In order to distribute the FlexE client over PHYs of one FlexE group,
   a number of management information command should be sent to the
   adaptation function which performs the mapping of FlexE client over
   FlexE group.

   According to the description in clause 7.2 of [ITU-T G.8023], the
   external management information command sent to the source adaptation
   function is listed below:

      TxCC, TxCCA, TxCCB, TxCR, TxCA

      TxGID, TxPHYMAP

   The TxCC, TxCCA and TxCCB are used to configure the calendar for use,
   which could be type A or type B calendar configuration, slots
   allocated for a specific FlexE client and FlexE client number.

   TxCR and TxCA are used to coordinate the switch of calendar
   configuration between the FlexE source and destination node.

   The TxGID is used to configure the FlexE group identifier.  The
   TxPHYMAP is used to configure the set of PHYs in the FlexE group.  If



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   200G and 400G are used, the 100G FlexE instance should be used in the
   case of PHYMAP, as current version of [ITU-T G.8023] only cover the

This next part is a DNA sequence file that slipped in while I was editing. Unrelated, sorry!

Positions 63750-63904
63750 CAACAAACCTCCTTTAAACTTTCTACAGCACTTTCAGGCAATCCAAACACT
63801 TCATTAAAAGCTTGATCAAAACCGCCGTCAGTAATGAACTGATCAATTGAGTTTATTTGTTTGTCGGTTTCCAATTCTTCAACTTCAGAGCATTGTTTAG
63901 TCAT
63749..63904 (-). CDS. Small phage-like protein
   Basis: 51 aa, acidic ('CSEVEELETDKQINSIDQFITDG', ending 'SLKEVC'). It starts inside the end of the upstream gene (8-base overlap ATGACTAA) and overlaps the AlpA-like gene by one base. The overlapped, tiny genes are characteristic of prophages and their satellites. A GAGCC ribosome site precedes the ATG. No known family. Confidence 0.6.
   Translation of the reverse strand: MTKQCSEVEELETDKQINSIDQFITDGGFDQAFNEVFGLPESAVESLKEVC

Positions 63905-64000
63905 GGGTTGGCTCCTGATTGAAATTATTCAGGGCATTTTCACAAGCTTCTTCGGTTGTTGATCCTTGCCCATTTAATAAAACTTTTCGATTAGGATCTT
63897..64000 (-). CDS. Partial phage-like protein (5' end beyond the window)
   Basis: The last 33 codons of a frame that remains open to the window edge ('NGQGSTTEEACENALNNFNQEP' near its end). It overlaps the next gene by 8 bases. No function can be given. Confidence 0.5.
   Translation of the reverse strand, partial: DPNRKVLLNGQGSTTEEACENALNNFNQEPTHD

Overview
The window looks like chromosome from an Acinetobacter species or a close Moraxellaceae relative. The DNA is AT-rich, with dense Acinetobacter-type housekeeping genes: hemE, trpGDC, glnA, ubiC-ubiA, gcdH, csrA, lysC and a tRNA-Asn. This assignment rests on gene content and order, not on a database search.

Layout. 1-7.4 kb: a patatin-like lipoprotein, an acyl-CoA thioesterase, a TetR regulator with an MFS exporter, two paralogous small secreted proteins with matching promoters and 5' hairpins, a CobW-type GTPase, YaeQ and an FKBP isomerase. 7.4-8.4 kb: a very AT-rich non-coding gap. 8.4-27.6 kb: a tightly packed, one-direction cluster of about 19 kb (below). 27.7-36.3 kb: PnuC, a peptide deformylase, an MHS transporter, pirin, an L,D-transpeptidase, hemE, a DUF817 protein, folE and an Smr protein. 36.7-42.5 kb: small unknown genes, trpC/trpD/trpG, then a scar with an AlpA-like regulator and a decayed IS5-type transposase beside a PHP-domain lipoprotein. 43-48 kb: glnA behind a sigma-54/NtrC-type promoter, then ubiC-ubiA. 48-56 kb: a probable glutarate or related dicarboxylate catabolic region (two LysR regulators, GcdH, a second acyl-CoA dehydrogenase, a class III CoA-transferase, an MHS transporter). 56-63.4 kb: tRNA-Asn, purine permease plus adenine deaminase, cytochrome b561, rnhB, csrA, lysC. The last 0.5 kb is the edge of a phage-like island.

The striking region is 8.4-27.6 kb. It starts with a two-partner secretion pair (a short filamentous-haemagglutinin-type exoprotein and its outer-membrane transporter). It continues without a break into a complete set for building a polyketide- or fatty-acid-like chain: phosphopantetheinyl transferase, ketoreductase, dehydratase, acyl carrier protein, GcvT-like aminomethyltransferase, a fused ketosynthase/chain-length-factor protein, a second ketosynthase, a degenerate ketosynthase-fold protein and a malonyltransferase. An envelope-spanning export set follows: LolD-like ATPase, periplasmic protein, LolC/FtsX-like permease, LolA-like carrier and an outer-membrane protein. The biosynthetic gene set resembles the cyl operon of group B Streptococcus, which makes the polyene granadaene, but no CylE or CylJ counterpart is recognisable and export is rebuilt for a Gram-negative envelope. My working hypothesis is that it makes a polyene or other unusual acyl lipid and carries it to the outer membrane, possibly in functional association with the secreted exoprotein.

scope of 100G PHY.

   The built-in function multiplexer performs the action of assigning
   the individual FlexE Client to specific calendar slots of the FlexE
   group according to the input management information.

   At the destination side, the Demultiplexer function could use
   activate the FlexE Client and assigns the calendar slots of the FlexE
   group payload area to the individual FlexE client accordng to
   external configuration or the client calendar information carried in
   the overhead.  Expected group ID, PHYMAP and calendar allocation
   information are needed sometimes to help verify the correctness of
   FlexE configuration.

3.1.4.  MAC Frame

   Defined in IEEE.

3.1.5.  Adaptation between MAC frames and FlexE Client

   The external management information commands used as input to the
   adaptation function are defined by [IEEE 802.3], according to the
   description in [ITU-T G.8023].  The [IEEE 802.3] process mainly
   includes the 64B/66B encoding, as well as MAC frame check sequence
   generation and frame counting.  The FlexE client stream is generated
   at the determined FlexE Client MAC rate and 64B/66B encoded.

3.2.  General requirements